discussion: is Chrom the worst unit in the game?

#71smash fanaticPosted 6/14/2013 2:01:15 AM
IlluminaZer0 posted...
smash fanatic posted...
Only in the earlygame. Towards the mid and especially the lategame where the game just throws massive waves of enemies at you, the lead unit will be the tankier of the support pair and the support unit will have problems switching in.

I'm just making comment at how their may be more variety than the term implies. There are reasons to have a non-tanky Sumia take point from experience:

1) Finishing off a unit, it's safe and you want to maximize mobility for another task
2) Her husband has crap RES (Like Chrom) and you want to bait them into attacking Sumia so that you can kill them with counter-attacks (esp viable with dual strike)
3) You realize that Chrom + Beastkiller/Rapier is capable of killing a unit safely, and decide to just throw Javelins to allow Chrom to exploit the type weaknesses. (This is especially if you are using Rescue Staff as a substitute for Galeforce)

From the way the term is thrown around, I'm pretty much left with the impression that the majority of players simply use their support pair-up partner as "primary unit steroids" and don't consider other potential utility.

Besides, having a toughened pair-up partner is ideal simply because it allows them to actually do dual strike damage.


All those things are usually less important than being able to tank waves of enemies.

When constructing a team, I don't know about you, but my anchor point are the units I want to be tanking for the playthrough, because the most important thing is to make sure you don't die. Doing all the cute things like "maximizing mobility" and "attacking safely at range" come afterwards.
---
But know that you are disagreeing with someone who is probably more experienced with optimization in video games than you. - MAtt5TER
#72IlluminaZer0Posted 6/14/2013 2:34:16 AM(edited)
smash fanatic posted...
All those things are usually less important than being able to tank waves of enemies.

When constructing a team, I don't know about you, but my anchor point are the units I want to be tanking for the playthrough, because the most important thing is to make sure you don't die. Doing all the cute things like "maximizing mobility" and "attacking safely at range" come afterwards.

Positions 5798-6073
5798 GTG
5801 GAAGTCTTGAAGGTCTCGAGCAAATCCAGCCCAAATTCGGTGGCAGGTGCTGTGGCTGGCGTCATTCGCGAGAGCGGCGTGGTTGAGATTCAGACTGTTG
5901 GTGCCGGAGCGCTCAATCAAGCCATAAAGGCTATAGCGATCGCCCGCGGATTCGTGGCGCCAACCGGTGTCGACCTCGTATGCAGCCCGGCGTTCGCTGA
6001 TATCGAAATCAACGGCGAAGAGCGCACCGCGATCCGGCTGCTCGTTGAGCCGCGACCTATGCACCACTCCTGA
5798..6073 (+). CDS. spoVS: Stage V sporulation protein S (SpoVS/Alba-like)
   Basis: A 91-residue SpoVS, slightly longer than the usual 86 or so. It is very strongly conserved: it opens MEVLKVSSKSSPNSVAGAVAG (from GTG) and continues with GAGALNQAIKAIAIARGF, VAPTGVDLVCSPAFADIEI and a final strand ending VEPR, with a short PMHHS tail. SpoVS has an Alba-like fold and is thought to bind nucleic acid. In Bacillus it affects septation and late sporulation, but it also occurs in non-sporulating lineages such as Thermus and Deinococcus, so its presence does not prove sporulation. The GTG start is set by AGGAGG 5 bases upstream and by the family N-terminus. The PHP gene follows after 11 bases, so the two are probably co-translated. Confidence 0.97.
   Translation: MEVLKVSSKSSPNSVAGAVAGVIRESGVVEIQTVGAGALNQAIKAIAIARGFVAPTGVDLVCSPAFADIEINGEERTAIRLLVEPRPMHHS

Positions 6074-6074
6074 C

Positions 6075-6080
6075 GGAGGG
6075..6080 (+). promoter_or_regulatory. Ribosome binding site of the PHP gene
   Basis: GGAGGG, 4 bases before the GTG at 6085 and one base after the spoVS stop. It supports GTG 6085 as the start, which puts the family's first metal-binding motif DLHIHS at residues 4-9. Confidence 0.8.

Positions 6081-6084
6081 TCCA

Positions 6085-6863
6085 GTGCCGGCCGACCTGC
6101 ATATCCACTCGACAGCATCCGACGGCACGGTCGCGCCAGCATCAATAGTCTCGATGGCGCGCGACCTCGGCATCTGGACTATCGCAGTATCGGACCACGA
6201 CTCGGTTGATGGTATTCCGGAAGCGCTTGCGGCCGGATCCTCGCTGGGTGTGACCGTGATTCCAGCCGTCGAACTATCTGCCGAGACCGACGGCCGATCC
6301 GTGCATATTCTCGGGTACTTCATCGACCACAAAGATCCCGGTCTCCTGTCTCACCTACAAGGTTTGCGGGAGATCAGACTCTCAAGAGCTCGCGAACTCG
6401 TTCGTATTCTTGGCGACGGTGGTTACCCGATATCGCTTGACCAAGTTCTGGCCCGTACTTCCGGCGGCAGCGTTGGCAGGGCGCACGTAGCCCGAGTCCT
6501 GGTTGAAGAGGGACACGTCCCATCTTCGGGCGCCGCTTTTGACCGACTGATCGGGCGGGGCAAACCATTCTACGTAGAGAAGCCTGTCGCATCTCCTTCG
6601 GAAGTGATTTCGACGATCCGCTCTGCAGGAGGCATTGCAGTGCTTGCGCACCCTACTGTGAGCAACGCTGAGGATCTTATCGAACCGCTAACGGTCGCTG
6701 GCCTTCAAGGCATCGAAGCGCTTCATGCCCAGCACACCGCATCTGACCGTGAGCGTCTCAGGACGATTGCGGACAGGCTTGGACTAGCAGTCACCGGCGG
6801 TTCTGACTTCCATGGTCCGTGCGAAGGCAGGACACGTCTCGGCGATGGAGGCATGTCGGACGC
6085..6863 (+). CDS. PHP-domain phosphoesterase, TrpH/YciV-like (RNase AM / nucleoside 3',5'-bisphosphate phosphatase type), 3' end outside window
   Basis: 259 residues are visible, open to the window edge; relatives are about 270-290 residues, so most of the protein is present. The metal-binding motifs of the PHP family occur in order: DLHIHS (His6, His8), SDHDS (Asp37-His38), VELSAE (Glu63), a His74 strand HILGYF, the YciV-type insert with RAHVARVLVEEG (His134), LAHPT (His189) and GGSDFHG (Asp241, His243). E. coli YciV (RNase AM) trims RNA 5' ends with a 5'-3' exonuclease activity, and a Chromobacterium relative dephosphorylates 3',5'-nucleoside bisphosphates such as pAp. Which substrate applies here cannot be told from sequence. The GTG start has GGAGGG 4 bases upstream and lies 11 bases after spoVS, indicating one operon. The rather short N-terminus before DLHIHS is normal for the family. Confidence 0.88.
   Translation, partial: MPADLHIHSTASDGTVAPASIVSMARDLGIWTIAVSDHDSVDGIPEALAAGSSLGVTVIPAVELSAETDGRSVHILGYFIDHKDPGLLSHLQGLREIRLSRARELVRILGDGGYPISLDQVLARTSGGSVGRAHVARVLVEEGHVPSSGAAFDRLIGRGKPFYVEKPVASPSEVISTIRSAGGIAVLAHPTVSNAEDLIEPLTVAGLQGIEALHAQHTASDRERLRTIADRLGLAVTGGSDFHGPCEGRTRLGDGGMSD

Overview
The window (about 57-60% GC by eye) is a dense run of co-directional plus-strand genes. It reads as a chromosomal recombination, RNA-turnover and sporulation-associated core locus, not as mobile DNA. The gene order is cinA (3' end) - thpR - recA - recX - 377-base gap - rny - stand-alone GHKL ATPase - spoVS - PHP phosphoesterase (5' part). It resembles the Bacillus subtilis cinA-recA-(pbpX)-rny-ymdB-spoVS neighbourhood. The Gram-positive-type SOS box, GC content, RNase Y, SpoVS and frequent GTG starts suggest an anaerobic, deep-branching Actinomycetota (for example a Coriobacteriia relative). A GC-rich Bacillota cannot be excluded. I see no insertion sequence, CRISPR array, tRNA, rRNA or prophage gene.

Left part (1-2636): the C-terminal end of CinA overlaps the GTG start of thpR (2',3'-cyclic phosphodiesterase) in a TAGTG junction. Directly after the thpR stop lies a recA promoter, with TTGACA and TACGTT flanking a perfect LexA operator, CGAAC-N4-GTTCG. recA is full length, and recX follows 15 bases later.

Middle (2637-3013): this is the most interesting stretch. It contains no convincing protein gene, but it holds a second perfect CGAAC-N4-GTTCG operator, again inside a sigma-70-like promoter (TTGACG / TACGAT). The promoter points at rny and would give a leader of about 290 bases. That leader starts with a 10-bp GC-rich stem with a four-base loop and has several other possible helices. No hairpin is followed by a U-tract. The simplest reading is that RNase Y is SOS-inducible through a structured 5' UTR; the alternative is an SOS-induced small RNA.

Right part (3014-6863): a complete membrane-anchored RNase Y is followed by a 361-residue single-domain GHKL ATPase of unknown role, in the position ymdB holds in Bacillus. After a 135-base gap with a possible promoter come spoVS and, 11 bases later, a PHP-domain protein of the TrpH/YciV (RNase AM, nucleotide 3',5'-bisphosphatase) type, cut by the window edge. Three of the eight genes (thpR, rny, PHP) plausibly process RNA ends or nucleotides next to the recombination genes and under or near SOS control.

In many maps (such as the seemingly infamous Ch 16) you don't need to tank the entire wave of enemies due to how open the map is. You can slowly withdraw while dictating whom is going to attack whom. Having to fight "swarms" is rarely necessary with even moderate tactical aptitude.

This is a big part of the reason why I find complaints of the map being open absurd. It actually helps you dictate the pace of the fight, in giving you maneuverability against brain dead AI.

You don't really need many tanks, having a high number of (true, dedicated) tanks is contrary to their purpose. It's one of the reasons I find such concepts as making everyone a Sorcerer fundamentally absurd. And with the former mentioned approach, a lead unit can still function fine even if they are only engaging say, 1-3 enemies on that turn.

--- Personal style quip ---

And if you are comfortable with the pair-up --> exchange commands, you can frequently use the increased number of unit actions to completely wipe out a group of enemies within the player phase even without such tools as Galeforce.
---
Official claimant of Mem Aleph for the theoretic cause of promoting Shin Megami Tensei IV of the 3DS.
#73banjo kazooiePosted 6/14/2013 2:28:47 AM
Even my MU did a pittance of damage against Lunatic Grima when I got there. Chrom is very useful in that he has effective damage on the final boss.
---
That's strange because reading it gave me Shonen level powers, a spiked hair cut, and Lupus. - SwordMasterEX